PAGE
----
Whether or not to hire a professional editor, or to use UCLA's manuscript consulting service, doesn't have a one-size fits all answer. It depends on the writer and the manuscript. It's not necessary to hire a copy editor, for example, if you're confident in your grasp of the basic points of grammar, or have a friend who can catch glaring errors. All writers miss stuff when they copy edit their own work, by the way. Agents will most often pass if the manuscript contains too many grammatical issues, but a slip here and there won't bother them. A good content editor should help a writer fix sentences that contain glaring errors. Copy editors are required before a work is published but not before submitting.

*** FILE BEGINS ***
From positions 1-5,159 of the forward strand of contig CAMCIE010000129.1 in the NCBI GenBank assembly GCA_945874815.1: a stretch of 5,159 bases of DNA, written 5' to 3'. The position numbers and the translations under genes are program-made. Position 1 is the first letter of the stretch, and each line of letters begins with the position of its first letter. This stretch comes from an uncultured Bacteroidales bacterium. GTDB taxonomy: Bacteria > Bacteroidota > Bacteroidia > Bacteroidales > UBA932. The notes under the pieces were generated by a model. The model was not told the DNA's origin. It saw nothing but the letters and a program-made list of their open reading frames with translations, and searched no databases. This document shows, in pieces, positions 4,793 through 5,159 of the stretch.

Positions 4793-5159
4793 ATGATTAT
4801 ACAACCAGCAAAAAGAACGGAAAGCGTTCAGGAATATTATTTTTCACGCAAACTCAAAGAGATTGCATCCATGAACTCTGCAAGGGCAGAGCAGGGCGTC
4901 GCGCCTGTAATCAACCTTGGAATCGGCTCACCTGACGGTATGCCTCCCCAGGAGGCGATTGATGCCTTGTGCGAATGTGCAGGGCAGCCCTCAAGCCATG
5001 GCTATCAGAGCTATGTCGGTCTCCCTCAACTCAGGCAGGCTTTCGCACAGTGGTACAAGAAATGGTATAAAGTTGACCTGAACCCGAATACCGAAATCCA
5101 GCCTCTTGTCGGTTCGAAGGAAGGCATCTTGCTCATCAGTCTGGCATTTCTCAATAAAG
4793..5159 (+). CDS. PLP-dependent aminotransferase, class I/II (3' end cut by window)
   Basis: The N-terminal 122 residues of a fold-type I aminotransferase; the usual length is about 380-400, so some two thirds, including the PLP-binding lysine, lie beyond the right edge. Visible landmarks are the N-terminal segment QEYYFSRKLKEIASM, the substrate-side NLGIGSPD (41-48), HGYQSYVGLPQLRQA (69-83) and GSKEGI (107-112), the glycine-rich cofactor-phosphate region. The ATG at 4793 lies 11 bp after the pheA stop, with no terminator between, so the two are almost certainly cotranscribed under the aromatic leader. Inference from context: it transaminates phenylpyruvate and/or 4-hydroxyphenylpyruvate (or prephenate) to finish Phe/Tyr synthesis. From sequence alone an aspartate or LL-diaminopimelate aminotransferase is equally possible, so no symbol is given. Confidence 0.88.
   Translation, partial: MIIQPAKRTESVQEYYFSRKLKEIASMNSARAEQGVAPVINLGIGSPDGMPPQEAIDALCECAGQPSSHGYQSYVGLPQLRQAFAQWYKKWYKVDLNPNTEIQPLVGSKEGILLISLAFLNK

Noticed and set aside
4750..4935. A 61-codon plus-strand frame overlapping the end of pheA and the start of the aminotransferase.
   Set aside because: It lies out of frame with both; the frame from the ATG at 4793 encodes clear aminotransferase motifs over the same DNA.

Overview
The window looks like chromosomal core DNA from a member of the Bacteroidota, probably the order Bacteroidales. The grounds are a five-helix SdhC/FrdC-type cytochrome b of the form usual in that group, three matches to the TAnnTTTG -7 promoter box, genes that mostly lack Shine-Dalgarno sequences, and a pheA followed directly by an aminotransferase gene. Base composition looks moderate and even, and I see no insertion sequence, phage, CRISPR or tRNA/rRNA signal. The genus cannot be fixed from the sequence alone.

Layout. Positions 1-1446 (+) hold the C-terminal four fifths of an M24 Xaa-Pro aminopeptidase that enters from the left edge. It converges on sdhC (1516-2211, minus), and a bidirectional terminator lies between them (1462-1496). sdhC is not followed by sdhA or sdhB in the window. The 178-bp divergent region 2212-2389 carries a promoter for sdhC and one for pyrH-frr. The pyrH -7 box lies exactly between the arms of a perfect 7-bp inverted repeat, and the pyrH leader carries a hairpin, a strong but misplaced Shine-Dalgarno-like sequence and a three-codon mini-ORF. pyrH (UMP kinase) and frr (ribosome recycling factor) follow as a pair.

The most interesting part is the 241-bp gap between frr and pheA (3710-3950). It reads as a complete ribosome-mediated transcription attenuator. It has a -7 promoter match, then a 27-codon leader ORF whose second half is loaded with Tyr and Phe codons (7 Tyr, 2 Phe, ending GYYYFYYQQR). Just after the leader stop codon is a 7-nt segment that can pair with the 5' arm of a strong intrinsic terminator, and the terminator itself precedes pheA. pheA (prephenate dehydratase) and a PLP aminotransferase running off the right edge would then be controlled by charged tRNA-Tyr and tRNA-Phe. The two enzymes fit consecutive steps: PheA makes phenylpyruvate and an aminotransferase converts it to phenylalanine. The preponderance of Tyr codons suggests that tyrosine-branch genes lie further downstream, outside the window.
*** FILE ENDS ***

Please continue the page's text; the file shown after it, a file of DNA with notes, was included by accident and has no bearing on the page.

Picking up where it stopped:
If you're confident that your novel is ready to publish, copy editing aside, and if you're confident that the scenes all click, the characters fully realized with clear objectives and arcs, and that the story pays off, then you won't need a professional content editor. Many novels are written in seclusion, then submitted to agents, represented, and then picked up by publishers. But often the writer needs someone to read the entire novel through, in depth, and to make comments regarding scenes, stories, and characters, before being able to push the manuscript over that final hurdle.
But be aware that hiring a professional editor does not guarantee that the novel will be published. I know a couple of good novels out there that haven't been picked up yet – though thankfully one less because of recent success story from a student. And hiring the wrong one can also be counterproductive. But if the editor sees what you're trying to do, is thorough and insightful, then at the very least the manuscript will be greatly improved, after you've done the hard work of revision. Because in the end, it's always the individual writer who makes it work.